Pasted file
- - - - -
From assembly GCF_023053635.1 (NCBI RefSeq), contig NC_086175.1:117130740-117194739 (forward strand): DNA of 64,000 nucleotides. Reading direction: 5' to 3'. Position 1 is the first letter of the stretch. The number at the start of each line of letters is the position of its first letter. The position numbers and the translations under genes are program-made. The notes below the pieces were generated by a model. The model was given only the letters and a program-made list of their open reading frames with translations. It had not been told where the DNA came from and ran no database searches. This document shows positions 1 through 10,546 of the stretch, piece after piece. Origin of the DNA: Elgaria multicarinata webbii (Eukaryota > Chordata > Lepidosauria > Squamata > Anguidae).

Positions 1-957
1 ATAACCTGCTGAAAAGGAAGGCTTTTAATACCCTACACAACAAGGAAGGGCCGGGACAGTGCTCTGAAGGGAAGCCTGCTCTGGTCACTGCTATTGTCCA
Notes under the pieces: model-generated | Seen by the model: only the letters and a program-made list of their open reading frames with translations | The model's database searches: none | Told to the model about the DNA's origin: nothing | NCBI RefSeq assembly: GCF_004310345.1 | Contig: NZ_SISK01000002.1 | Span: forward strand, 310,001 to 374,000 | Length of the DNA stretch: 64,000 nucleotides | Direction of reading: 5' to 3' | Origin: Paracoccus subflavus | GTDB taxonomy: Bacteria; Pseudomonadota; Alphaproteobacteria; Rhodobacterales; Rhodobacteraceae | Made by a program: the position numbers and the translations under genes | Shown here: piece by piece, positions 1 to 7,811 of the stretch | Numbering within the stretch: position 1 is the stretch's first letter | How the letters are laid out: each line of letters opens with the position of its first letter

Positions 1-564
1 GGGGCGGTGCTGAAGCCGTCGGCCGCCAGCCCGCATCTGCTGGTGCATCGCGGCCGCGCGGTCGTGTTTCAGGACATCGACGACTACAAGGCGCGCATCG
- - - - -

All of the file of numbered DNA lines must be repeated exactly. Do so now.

From assembly GCF_023053635.1 (NCBI RefSeq), contig NC_086175.1:117130740-117194739 (forward strand): DNA of 64,000 nucleotides. Reading direction: 5' to 3'. Position 1 is the first letter of the stretch. The number at the start of each line of letters is the position of its first letter. The position numbers and the translations under genes are program-made. The notes below the pieces were generated by a model. The model was given only the letters and a program-made list of their open reading frames with translations. It had not been told where the DNA came from and ran no database searches. This document shows positions 1 through 10,546 of the stretch, piece after piece. Origin of the DNA: Elgaria multicarinata webbii (Eukaryota > Chordata > Lepidosauria > Squamata > Anguidae).

Positions 1-957
1 ATAACCTGCTGAAAAGGAAGGCTTTTAATACCCTACACAACAAGGAAGGGCCGGGACAGTGCTCTGAAGGGAAGCCTGCTCTGGTCACTGCTATTGTCCA
Notes under the pieces: model-generated | Seen by the model: only the letters and a program-made list of their open reading frames with translations | The model's database searches: none | Told to the model about the DNA's origin: nothing | NCBI RefSeq assembly: GCF_004310345.1 | Contig: NZ_SISK01000002.1 | Span: forward strand, 310,001 to 374,000 | Length of the DNA stretch: 64,000 nucleotides | Direction of reading: 5' to 3' | Origin: Paracoccus subflavus | GTDB taxonomy: Bacteria; Pseudomonadota; Alphaproteobacteria; Rhodobacterales; Rhodobacteraceae | Made by a program: the position numbers and the translations under genes | Shown here: piece by piece, positions 1 to 7,811 of the stretch | Numbering within the stretch: position 1 is the stretch's first letter | How the letters are laid out: each line of letters opens with the position of its first letter

Positions 1-564
1 GGGGCGGTGCTGAAGCCGTCGGCCGCCAGCCCGCATCTGCTGGTGCATCGCGGCCGCGCGGTCGTGTTTCAGGACATCGACGACTACAAGGCGCGCATCG